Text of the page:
Some of the existing agencies, Ms. Dugal added, resisted the change at first, concerned that consolidation would mean giving up their particular set of priorities. “But in the end, everyone lined up behind the idea of a unified agency,” said Ms. Dugal.

Before UN Women, the main agencies involved in women’s issues were the United Nations Development Fund for Women (UNIFEM), the Secretary-General’s Special Advisor on Gender Issues (OSAGI), the Division for the Advancement of Women (DAW), and the International Research, and the Training Institute for the Advancement of Women (INSTRAW). Other agencies, including UNDP, UNFPA, UNICEF, UNESCO, the High Commissioners for human rights and refugees, sometimes do important work on gender equality, but it is only a part of their mandate, and often receives low priority.

“Another concern we had was that women’s issues, despite all the talk about women, had never been adequately funded at the UN,” said Ms. Dugal. “So part of the effort was to ensure an entity like UN Women would be strong and independent, with enough visibility to get the resources needed for women.”

The new agency seems to promise most of what NGOs wished for. It merged together the four agencies that previously focused on women’s issues. The Assembly also specifically mandated that the agency “continue the existing practice of effective consultation with civil society organizations.”

Significantly, the leader of UN Women has been given the rank of Under Secretary General, which puts the agency at the same level as other major UN programs, such as UNICEF or the UN Development Programme (UNDP), and makes its leader a member of all senior UN decision-making bodies.

In September, Secretary General Ban Ki-moon appointed Michelle Bachelet, the former president of Chile, to lead UN Women, yet another sign of the high profile that Mr. Ban and others have designated for the agency.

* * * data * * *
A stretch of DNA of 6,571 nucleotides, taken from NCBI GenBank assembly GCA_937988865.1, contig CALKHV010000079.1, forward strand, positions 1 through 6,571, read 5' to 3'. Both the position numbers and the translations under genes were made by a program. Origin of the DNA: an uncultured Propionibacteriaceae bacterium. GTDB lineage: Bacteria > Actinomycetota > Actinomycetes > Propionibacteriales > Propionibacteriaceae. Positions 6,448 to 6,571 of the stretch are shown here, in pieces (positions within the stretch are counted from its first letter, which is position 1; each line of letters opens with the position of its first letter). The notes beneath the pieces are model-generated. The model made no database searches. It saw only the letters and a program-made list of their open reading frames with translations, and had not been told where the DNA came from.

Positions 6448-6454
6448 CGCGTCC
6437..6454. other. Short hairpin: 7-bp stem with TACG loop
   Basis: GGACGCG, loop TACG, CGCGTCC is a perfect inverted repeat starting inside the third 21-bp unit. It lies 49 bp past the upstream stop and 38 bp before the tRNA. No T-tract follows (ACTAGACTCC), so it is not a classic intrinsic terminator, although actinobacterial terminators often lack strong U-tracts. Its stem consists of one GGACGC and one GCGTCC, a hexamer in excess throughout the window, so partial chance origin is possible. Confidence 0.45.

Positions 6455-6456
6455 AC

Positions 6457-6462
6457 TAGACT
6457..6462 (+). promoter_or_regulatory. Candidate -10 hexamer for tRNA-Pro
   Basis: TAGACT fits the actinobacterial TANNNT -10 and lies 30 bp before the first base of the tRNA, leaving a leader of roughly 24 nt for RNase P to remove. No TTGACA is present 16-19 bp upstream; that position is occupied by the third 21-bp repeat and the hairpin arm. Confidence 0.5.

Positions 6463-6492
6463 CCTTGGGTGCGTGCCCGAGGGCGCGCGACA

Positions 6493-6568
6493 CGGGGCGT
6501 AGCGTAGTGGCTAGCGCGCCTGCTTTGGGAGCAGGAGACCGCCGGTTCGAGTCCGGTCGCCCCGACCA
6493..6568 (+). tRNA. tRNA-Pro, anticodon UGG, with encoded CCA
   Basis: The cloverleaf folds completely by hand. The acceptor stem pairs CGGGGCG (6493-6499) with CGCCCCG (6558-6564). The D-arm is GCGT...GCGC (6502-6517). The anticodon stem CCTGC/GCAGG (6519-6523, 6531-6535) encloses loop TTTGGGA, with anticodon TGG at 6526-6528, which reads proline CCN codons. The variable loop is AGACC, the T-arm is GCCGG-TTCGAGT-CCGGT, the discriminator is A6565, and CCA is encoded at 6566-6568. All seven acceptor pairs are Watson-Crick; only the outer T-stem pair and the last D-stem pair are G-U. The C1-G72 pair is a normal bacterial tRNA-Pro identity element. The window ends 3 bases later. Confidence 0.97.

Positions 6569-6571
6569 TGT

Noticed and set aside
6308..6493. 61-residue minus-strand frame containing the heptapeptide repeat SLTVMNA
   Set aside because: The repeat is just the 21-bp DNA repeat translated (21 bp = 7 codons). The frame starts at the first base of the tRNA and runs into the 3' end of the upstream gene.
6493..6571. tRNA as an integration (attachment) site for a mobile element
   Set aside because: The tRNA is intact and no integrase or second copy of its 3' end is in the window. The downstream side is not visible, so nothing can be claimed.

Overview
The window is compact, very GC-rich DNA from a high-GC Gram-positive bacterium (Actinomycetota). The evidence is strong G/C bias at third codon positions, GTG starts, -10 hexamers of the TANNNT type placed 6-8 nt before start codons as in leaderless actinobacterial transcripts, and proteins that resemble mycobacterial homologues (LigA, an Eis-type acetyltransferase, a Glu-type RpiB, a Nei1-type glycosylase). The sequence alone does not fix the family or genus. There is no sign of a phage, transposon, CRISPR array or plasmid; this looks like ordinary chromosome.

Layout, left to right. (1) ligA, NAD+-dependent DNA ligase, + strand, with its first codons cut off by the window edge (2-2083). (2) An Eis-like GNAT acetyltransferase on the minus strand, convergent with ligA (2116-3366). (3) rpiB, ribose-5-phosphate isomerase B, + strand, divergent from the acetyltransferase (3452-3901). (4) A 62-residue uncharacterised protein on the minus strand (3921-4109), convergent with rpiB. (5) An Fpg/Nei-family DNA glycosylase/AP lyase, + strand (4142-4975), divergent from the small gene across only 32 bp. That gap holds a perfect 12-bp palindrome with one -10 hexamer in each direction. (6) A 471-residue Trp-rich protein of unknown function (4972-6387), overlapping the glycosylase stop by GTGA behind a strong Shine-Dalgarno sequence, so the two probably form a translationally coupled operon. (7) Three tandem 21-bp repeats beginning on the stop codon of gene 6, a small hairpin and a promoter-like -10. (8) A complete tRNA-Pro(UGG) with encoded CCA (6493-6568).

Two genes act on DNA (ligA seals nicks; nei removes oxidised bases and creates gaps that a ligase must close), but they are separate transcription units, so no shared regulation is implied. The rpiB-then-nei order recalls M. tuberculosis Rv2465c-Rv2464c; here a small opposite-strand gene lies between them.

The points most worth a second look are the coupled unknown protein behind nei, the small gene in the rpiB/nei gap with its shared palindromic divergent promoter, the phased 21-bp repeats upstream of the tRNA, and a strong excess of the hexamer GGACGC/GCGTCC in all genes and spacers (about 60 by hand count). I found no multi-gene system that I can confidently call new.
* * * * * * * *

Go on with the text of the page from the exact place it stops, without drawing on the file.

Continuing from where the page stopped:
“Michelle Bachelet is a top notch choice and has long been one of GEAR’s dream candidates,” said Ms. Bunch in a GEAR press release at the time. “An effective leader of great integrity, Bachelet has demonstrated strong commitment to women’s empowerment and the ability to shape gender equality policies in a variety of areas. She also has the stature to mobilize the resources crucial to make UN Women a success.”

UN Women became operational on 1 January 2011 and will have two key roles: It will support inter-governmental bodies such as the Commission on the Status of Women in their formulation of policies, global standards and norms, and it will help Member States to implement these standards, standing ready to provide suitable technical and financial support to those countries that request it, as well as forging effective partnerships with civil society. It will also help the UN system to be accountable for its own commitments on gender equality, including regular monitoring of system-wide progress, according to a UN press release.

The operations of UN Women will be funded from voluntary contributions, while the regular UN budget will support its normative work. At least US$500 million — double the current combined budget of UNIFEM, OSAGI, DAW, and INSTRAW — has been recognized by Member States as the minimum investment needed for UN Women, according to the release.

For NGOs, the process of creating and now supporting the agency suggests a model for future interactions between the UN and civil society.

“This new entity represents a new way of thinking about how to go about implementing some of these policies that have been out there for years but haven’t gone as far as implementation on the ground,” said Rachel Harris of the Women’s Environment and Development Organization (WEDO). “This is how you get things done in the 21st century.”

NGOs now want to make sure UN Women is effective. “Our concern now is to make sure that it is a lean, efficient agency, so that, as much as possible, funding gets transferred to the ground, to programs that help women and also to women themselves, so they can be empowered in projects they are doing,” said Ms. Dugal.